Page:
Having just spent ten days travelling extensively in Namibia, I am acutely aware of the dangers of running into animals. There are even warning signs against wart hogs, which I thought would not be a bad thing here, except that it should be against “padvarke”.
This article, published with the kind permission of Millers Incorporated, expands on what you and your clients should do in the case of such an accident.
Motorists on our South African roads are exposed on a daily basis to the very real risk of colliding with an animal. Road signs on our roads warn motorists against anything from penguins to hippos, cattle to porcupines, all which might be found crossing a road somewhere in the country.
Since this could happen to any of us, it’s good to know that there is in fact a legal duty on land owners towards road users to prevent livestock from straying on to the road, either by erecting and maintaining proper fencing and/or to keep any gates giving access to the road closed and locked.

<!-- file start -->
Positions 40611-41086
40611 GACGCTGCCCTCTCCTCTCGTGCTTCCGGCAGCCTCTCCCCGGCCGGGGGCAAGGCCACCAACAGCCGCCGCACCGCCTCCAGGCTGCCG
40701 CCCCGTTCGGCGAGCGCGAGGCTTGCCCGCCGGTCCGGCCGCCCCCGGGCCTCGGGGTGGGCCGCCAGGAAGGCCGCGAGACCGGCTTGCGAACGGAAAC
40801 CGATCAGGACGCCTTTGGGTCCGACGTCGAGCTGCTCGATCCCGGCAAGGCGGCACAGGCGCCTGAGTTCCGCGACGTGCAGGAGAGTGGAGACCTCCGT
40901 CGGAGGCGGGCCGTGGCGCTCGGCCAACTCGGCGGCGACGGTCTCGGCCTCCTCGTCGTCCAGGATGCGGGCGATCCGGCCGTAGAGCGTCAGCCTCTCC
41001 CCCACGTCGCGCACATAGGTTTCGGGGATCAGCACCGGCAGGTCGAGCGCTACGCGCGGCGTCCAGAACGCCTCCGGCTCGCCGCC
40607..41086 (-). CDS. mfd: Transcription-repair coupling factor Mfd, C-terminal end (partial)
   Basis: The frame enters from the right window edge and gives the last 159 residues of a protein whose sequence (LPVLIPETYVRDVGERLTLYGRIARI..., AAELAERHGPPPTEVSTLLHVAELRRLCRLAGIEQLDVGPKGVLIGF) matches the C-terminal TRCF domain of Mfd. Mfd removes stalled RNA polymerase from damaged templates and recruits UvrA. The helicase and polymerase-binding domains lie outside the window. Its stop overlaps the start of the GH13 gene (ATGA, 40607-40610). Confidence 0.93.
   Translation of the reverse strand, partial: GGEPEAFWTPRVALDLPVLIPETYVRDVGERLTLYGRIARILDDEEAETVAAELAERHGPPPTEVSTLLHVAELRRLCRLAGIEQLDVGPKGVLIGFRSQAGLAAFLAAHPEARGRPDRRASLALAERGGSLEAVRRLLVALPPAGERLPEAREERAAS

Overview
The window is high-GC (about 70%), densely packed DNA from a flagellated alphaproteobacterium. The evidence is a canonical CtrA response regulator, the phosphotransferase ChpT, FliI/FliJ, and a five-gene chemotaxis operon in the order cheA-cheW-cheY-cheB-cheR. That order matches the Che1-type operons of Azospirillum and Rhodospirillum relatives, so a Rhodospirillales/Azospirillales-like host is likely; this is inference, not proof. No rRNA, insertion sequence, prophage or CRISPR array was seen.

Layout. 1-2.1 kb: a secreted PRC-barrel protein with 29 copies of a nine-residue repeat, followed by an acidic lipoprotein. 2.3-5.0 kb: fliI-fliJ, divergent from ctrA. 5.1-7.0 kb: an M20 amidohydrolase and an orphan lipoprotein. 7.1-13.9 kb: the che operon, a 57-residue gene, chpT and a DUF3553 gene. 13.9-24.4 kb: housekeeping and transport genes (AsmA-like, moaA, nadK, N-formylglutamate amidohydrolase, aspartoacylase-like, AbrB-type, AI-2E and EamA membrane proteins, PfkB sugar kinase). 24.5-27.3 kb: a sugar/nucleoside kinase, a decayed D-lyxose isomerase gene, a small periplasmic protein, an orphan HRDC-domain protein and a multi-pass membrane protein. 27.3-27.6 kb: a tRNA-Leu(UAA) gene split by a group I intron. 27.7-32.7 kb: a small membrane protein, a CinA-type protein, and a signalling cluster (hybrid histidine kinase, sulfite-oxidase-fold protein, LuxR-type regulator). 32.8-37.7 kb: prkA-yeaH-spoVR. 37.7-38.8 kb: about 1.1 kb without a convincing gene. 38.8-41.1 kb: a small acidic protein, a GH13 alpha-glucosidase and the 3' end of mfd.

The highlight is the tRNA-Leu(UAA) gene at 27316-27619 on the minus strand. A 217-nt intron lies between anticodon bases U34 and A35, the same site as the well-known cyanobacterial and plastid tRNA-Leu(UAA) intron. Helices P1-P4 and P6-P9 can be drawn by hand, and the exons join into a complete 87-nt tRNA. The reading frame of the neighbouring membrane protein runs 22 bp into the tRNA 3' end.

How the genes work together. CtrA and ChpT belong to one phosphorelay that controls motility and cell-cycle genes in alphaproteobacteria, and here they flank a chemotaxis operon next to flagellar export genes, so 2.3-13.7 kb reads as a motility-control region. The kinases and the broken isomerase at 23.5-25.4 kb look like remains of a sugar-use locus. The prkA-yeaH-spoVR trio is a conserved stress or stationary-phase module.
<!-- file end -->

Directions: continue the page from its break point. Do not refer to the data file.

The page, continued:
But when a collision with an animal happens the owner of the damaged vehicle needs to do more than just prove that he/she collided with an animal belonging to someone else, or that the animal was the responsibility of another person to keep off the road. The owner of the damaged vehicle also needs to prove negligence on the part of the owner or person in control of the animal and who exercises control over the fence.
Please click here to download the article.
Dit is ook in Afrikaans beskikbaar.